But at this point, it just feels like that argument is disingenuous.  We all know that there are some athletes that have no interest in studying anything but game film, playbooks, and their weightlifting routine. Forcing them into a major they don’t care about won’t change that.

Pargman makes some strong points, especially when you consider that students can major in pursuits like theater or music in hopes of becoming professional performers. It’s extremely difficult to succeed in these fields as well. And those that don’t become professional athletes would be similar to those that go to school to become doctors or lawyers and can’t make the grades to pursue post-graduate work. Those students adjust, so why can’t the wannabe professional athlete?

I think this can work, if altered slightly. Rather than saying an athlete major in football or basketball with the sole intent of becoming a professional athlete, we should view it as that student pursuing some form of work in the field, whether it be as a professional, a coach (at the high school, college, or professional level), a personal instructor, etc. Realistically, all won’t become professionals, but if they’re armed with the knowledge of how to work effectively in the field with those athletes that do make it, they will still have viable work options once they graduate.

In his piece, Pargman goes so far as to laying out a course load for the student who decided to major in a sport. In his recommendation, the heavy course load (focused in areas like public speaking, sports psychology, human nutrition, introduction to sports coaching, etc.) would take place during the junior and senior years. I’d alter it to make sophomores take classes like public speaking, basic financial management, and business law. Most athletes with a realistic opportunity to go professional will probably be leaving college early anyway, so lets ensure that those athletes are armed with the knowledge they’ll need.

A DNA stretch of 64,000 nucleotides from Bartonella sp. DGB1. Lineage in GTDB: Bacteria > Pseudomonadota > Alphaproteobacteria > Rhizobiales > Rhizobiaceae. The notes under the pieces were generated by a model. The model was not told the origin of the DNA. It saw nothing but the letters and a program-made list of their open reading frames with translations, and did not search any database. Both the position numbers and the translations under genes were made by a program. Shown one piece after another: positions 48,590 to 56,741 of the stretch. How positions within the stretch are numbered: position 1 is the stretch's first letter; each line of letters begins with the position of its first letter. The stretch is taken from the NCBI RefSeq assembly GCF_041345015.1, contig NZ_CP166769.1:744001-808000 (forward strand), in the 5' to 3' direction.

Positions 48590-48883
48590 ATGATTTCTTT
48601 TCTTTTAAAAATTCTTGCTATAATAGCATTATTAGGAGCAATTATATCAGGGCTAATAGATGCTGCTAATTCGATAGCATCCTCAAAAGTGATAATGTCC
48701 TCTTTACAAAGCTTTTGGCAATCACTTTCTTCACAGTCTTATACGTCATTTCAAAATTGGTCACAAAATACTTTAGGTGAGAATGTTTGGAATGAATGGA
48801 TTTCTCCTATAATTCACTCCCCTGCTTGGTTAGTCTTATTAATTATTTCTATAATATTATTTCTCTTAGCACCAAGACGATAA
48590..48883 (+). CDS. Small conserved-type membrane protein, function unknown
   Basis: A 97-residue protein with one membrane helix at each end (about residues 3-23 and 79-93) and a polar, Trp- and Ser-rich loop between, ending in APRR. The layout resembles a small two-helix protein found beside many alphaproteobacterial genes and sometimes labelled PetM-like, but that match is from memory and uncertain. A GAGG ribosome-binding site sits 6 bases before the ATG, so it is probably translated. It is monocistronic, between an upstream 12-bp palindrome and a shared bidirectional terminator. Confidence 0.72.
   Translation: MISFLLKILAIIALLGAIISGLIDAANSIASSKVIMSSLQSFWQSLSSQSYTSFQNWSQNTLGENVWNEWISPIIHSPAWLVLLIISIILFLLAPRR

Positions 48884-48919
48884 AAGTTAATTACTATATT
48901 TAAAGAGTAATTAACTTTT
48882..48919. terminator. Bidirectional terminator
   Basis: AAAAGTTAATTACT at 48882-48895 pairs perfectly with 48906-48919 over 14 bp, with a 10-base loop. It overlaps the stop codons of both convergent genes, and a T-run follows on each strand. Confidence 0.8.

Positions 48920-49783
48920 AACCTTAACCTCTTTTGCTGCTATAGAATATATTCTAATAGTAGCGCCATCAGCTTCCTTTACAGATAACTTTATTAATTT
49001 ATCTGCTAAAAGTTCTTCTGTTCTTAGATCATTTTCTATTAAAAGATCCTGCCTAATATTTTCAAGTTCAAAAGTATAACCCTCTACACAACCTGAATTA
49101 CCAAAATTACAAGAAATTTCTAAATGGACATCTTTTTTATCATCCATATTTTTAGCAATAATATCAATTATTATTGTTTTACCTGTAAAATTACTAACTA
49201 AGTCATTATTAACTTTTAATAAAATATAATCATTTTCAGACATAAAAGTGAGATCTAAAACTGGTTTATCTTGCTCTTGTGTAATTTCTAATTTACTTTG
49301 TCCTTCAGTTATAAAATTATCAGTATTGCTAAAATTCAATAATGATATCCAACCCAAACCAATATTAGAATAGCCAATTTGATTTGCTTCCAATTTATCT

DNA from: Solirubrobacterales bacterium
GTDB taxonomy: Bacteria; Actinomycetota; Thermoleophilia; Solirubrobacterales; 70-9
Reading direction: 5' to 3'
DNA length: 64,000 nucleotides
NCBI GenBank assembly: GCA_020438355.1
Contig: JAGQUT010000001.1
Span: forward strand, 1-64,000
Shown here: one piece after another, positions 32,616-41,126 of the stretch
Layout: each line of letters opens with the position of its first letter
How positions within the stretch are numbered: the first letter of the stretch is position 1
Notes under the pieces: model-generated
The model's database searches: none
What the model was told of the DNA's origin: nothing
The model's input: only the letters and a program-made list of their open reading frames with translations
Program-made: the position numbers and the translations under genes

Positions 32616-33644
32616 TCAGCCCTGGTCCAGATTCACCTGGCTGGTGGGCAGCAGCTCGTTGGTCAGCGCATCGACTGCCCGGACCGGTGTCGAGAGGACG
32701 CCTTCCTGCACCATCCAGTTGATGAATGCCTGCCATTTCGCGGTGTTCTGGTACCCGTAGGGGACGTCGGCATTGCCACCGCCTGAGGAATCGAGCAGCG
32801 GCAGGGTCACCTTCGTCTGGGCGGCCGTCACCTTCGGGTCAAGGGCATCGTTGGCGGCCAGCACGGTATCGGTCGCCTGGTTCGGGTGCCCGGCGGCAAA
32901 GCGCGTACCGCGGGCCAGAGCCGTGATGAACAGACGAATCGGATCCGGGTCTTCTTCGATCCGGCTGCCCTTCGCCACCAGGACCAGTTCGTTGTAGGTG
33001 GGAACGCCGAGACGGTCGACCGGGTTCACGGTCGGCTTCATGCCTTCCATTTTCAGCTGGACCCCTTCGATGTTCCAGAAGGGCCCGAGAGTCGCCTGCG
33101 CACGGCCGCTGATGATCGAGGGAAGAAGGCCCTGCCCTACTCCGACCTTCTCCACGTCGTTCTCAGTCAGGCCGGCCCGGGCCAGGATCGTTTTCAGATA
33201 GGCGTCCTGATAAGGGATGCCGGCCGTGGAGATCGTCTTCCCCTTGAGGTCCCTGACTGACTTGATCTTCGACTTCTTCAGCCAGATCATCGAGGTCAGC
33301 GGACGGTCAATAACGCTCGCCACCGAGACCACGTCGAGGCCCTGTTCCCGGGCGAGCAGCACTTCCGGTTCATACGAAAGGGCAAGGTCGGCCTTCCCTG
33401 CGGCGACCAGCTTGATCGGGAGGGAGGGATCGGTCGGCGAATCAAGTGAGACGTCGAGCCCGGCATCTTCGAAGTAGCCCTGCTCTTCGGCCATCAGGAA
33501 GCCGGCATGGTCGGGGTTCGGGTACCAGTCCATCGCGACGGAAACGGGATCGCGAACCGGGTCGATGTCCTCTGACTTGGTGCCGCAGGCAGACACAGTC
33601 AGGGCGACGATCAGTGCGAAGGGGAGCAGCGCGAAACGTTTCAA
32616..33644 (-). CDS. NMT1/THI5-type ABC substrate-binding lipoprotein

For those that will be staying for their junior and senior years, I’d make the course load heavy on coaching philosophies, human anatomy and kinesiology study, and general health education. These courses will be vital to those that will be working in sports in non-professional athlete roles.

The idea of a student-athlete going to school to major in football or basketball sounds far fetched, and seems like we’re quitting on the student before they step foot on campus. But if the curriculum was created correctly, it would help get students that won’t be engaged anyway focused on something they’re truly passionate about.  And this would make sure that the courses they take would be beneficial whether they go pro or don’t quite make it.

If we let these young men major in something they actually care about – like every other college student does – then the term “student-athlete” may finally actually mean something.

Follow Stefen Lovelace on Twitter @StefenLovelace